Psychology

The Secret to Believing in Yourself

The Identity Behavior Nexus is a powerful mechanism that reflects back our deepest understanding of ourselves. Learn how to use it to grow into your highest version and prevent it from maneuvering you into downward spirals.

Do you know that voice in your head that sometimes has the power to talk you down and make you feel small? Imagine this: You've come up with a great plan, finally want to face your fears, and there it is again: that sneaky little voice telling you that you're being ridiculous if you think you can actually do it!

On the other hand, there are people who just seem to do it without caring what others think of them, and who don't seem to have half as much knowledge as you do. How is it that some people seem to have so much courage and others do not?

Why do we actually do the things we do?

There is a secret, powerful force that resides at the deepest levels of our personality that can make or break us depending on how it’s being used. It can make us feel like a queen, or plunge us into severe depression: We call it the Identity Loop.

The Identity loop is like an ever-present mirror that reflects back to us our deepest understanding of ourselves to ensure that we are indeed the person we think we are.

What is an Identity?

An identity is a very deep level of belief about who you are. It is your generalized sense of self and the way you perceive yourself in relation to the world around you. Your identity is not just one belief, but a combination of many "I am" beliefs that you have. It is the way you think about yourself that determines what kind of person you are.

These so-called core beliefs can be described in one of two ways:

“ I am a…”  or “I am the type of person that …”

Each identity includes a set of values, beliefs, interests, and other factors that go along with the identity. As such, it provides a framework for understanding ourselves and our place in the world, and helps us make sense of our experiences and interactions with others.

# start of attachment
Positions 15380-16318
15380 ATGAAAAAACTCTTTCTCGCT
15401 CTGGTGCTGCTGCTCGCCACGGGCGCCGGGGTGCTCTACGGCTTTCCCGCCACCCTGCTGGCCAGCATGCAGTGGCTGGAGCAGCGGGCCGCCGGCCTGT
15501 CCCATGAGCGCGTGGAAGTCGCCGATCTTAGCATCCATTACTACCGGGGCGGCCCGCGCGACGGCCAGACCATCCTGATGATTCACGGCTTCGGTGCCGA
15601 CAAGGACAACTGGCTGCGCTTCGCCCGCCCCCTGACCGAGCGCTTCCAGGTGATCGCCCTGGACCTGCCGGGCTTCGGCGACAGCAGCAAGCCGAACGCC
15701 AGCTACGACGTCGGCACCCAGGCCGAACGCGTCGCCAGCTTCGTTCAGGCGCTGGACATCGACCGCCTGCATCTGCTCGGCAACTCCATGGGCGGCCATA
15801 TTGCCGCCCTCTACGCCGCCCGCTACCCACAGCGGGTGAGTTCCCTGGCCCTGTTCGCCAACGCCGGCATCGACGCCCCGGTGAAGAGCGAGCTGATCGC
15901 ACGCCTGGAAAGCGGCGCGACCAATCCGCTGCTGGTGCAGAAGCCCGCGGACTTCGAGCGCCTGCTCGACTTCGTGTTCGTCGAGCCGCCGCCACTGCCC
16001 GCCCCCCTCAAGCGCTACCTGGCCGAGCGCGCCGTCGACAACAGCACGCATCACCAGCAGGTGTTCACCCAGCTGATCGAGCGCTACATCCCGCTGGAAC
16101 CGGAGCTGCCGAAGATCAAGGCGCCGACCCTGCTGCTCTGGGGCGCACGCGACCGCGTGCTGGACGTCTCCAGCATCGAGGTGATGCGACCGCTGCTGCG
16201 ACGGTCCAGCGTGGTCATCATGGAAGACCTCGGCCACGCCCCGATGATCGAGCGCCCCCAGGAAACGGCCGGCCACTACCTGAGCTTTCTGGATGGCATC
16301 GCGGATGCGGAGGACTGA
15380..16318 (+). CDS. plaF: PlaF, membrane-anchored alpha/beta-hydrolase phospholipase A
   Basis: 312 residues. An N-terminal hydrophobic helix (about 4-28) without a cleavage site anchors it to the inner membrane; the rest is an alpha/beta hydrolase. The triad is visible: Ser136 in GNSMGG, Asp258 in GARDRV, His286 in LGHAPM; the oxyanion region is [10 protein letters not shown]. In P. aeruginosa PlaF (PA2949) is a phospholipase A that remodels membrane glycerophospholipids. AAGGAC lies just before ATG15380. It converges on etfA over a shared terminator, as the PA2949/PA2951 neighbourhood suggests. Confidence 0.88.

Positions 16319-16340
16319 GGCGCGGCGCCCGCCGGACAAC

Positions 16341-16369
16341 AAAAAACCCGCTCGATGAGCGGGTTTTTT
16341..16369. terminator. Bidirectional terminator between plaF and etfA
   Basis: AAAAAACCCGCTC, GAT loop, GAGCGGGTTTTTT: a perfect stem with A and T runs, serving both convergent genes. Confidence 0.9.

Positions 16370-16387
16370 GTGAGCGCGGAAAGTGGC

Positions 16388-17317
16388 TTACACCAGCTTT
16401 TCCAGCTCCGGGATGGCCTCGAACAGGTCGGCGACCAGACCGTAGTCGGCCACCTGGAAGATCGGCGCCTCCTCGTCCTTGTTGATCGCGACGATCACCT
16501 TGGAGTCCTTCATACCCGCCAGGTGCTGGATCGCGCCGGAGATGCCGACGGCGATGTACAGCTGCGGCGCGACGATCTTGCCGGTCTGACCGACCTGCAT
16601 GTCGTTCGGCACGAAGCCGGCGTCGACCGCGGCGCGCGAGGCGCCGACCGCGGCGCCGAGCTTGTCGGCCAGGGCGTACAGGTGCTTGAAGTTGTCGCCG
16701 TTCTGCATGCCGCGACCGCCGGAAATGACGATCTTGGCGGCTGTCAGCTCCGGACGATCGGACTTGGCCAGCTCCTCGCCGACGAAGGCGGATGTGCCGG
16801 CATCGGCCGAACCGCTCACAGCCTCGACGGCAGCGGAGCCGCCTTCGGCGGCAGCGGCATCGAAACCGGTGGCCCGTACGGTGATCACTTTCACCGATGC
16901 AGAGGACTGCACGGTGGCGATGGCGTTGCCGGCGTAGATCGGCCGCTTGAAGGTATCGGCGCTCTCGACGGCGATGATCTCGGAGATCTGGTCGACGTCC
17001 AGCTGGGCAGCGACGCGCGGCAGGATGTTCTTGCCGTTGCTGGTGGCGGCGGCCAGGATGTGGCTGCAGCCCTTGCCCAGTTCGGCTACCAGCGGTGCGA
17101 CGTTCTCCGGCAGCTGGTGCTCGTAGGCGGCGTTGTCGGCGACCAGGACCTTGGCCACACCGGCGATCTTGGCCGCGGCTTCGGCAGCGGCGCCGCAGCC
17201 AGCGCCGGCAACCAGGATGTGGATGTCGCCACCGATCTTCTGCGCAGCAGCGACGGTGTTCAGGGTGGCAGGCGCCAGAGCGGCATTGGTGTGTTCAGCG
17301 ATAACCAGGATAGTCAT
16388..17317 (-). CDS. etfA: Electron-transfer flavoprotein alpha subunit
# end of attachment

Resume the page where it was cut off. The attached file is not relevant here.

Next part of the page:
An identity can describe personality traits, skills, and abilities and help us describe who we think we are to better understand ourselves and to describe it to others.

Core Beliefs or Identities can be for example the following:

  • I am an entrepreneur
  • I am a great runner
  • I am a dancer
  • I am a persistent person
  • I am a strong person
  • I am a morning person
  • I am a hard worker.
  • I am creative and innovative.
  • I am a leader
  • I am the type of person who loves to read
  • I am the type of person who eats healthy
  • I am the type of person who takes great care of their body
  • I am the type of leader who cares about his / her employees

Identities can be not only positive, but also negative.

  • I am unlovable and unworthy of affection
  • I am a useless person
  • I am a bad writer
  • I am a couch potato
  • I am a late sleeper
  • I am insignificant
  • I am boring
  • I am unathletic
  • I am the type of person who messes everything up
  • I am the type of person who can’t seem to do the right thing
  • I am the type of person who can’t finish anything
  • I am horrible at math
  • I am terrible with children
  • I am always late

Some of these so-called core beliefs can be formed in early childhood. These are the ones that are deepest and what we call in transactional analysis attributions. These are beliefs that in most cases you have inherited from your parents, not only verbally but also nonverbally.

Some core beliefs have been formed through past behaviors and experiences, such as "I am a morning person." In these cases, your identity arises from your habits and you believe them only because you have evidence for them.

In other words, the more often you behave as the type of person who does xyz, the more you become exactly that type of person for yourself.

How can we build an identity?

To build an identity, we must first define who we want to be. If you want to start going running 3 times a week, you need to become a runner. If you want to read 5 books a month, you need to become a reader.

It’s crucial to adopt or change an identity if you want to adopt or change a behavior.

If you know who you want to be, for example a runner, think about what a runner does. What does he eat, how does he dress, how does he prepare for a run, when does he go running, does he do it alone or with a friend?

Then start doing the things a runner would do to build evidence to be who you want to be. Build small habits such as going for a run once a week, inform yourself about the topic and start talking about it with a friend. You need to behave like a runner behaves to build proof for your mind. Start attaching pride with your new identity, and make sure to stick to your new habits by keeping them as small as possible for the beginning. Once you can manage going for a run once a week, start going twice a week, even if it’s just around your block.